John Moore of Ipswich
‘A painter of land and sea’ by Emma Roodhouse, Collections and Learning Curator
* Click on the photos below to visit our Collections Online database and discover more about Moore. *
“Visitors to the gallery always look for a collection of happy sea pieces and his remarkable success in landscape painting last year makes one also hope that he will not continue his attention exclusively to the watery element. It is here, however, that his greatest successes are achieved; his seas are irreproachable and his ships are made to “walk the waters like a thing of life”. SUFFOLK CHRONICLE. Jan 19th 1889.
The artist John Moore was well known for his maritime paintings and is so rooted to his locality that he was called John Moore of Ipswich, although he was born in Woodbridge. 2021 marks 200 years since his birth and a chance to celebrate Moore’s artworks. There are over 40 paintings by Moore in the Ipswich collection and his work has been gifted, purchased, and left in bequests over the years.
The Promenade and River Steamers, Ipswich, 1882, oil on canvas
Moore was born in Woodbridge, Suffolk and baptised in February 1821. The son of Martin Moore, a plumber, painter and decorator and Elizabeth Warren. The young John was apprenticed to the trade of plumbing and signwriting but not much is known about his early life. Woodbridge had an interesting community of artists and it could be that Moore became familiar with the work of Thomas Churchyard, George James Rowe and the many places for sketching by the River Deben.
He married Caroline Upson (c.1822-1877) and had a son John Gordon in 1843. The family lived in Woodbridge, with Moore working as a house painter. He is likely to have been self-taught as an artist and we have no record of formal art training. By 1871 the family had moved to Ipswich, perhaps prompted by the possibility of finally being able to establish himself as a painter. Moore now worked solely as an artist in oils and his son John, who was blind, became a basket-maker. Unfortunately, in 1877 Caroline died and Moore re-married in 1878, Harriet Kersey (1838-1900) at St Mary’s Church, Woodridge.
Seapiece, oil on canvas
Ipswich’s busy port provided perfect subject matter for Moore and there were many wealthy clients from the various maritime and industrial trades. Local families of the time would support notable artists of the region and Moore was engaged by the Cobbold family to paint scenes in Scotland and Northumberland.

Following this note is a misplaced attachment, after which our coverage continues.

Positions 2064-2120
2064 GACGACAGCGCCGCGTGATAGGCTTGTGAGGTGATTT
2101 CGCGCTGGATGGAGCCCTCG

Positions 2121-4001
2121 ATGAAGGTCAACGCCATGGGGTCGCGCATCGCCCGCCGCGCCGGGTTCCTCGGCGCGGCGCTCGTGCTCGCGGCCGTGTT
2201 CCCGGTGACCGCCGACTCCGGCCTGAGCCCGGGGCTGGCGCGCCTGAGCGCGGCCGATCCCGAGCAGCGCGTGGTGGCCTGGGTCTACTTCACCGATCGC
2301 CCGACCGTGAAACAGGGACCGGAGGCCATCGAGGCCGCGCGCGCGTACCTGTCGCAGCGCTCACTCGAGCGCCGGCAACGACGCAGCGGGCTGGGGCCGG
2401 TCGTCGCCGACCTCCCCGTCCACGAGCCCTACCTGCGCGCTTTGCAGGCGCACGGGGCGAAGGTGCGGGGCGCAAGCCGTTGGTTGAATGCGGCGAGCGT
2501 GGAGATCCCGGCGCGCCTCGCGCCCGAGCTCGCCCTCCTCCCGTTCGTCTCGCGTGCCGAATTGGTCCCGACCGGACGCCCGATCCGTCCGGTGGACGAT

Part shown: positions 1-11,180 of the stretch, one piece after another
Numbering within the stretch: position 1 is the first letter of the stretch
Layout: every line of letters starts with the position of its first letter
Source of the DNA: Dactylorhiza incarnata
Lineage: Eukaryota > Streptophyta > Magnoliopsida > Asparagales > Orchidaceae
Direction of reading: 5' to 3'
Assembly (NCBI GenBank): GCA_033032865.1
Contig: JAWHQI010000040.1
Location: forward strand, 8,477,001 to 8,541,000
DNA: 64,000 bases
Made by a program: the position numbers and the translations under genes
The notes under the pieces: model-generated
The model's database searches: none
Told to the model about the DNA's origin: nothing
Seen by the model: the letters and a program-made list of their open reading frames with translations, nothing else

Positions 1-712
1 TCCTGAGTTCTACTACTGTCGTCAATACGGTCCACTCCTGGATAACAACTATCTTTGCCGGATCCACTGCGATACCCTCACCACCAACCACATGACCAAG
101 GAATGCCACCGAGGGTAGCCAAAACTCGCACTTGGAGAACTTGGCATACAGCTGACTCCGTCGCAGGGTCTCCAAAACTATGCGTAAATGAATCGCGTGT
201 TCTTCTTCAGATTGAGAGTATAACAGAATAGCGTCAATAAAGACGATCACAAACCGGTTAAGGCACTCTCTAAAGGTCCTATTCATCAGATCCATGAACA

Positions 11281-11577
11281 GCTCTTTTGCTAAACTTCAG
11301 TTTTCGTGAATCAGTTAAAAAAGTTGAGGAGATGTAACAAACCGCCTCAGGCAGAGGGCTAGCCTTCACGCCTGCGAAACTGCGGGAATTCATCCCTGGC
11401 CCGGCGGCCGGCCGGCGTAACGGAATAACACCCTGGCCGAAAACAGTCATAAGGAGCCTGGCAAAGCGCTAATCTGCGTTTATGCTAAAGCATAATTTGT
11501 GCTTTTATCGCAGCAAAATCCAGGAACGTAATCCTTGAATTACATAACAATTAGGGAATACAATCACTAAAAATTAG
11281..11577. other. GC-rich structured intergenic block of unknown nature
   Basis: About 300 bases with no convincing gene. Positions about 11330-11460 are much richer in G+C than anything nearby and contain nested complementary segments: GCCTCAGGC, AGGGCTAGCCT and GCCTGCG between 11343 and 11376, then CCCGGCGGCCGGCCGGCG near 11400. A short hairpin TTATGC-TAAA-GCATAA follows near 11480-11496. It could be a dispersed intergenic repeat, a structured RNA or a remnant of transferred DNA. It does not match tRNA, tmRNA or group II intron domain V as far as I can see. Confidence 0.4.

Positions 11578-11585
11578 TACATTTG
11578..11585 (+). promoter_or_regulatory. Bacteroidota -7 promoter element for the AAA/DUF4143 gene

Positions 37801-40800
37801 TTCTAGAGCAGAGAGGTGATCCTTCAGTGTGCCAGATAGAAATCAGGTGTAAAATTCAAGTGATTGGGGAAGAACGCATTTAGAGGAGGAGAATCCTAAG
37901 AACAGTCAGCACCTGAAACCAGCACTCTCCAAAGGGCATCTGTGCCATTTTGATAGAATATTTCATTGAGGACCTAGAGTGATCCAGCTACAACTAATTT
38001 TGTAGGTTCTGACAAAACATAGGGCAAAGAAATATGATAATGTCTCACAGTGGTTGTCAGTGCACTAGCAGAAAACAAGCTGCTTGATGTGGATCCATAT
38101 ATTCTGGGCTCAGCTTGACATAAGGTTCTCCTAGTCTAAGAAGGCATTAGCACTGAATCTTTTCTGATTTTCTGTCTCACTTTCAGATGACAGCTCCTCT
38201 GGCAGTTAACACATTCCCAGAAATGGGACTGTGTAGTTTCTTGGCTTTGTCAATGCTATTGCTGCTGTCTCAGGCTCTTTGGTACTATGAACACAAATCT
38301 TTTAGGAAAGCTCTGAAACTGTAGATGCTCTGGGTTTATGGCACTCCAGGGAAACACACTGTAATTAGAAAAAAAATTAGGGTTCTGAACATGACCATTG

Moore quickly became involved in the Ipswich artistic community and joined the Ipswich Art Club at its formation in 1874. His small landscapes sold for £5, and up to 30 guineas or more for larger, important works. When the first exhibition of the Ipswich Fine Art Club was reviewed in the East Anglian Daily Times in 1875, John Moore was described as one of the best marine painters and a ‘successor to Clarkson Stanfield’. Edward Packard (1843-1932), founder of the Art Club and later President, was a very influential figure in Ipswich business and cultural circles and bought several art works by Moore.
The Moore paintings in the Ipswich collection provide a clear overview of his life and work. There are the notable maritime scenes on a grand scale and Ipswich scenes from the town and docks.
Tower Ramparts, 1887, oil on canvas
Moore lived in Tower Ditches for several years and when he painted this view of his neighbourhood it would have been very familiar to him.
Moore eventually went to live with a friend at Diss and in 1902 passed away having ‘wielded the brush with unabated vigour till almost the very last’. Ipswich Journal, 12th April 1902 . He is buried in Ipswich Cemetery.
The East Anglian Traditional Art Centre has more information on Moore.
You can also discover more examples of his work by exploring our John Moore of Ipswich collection online.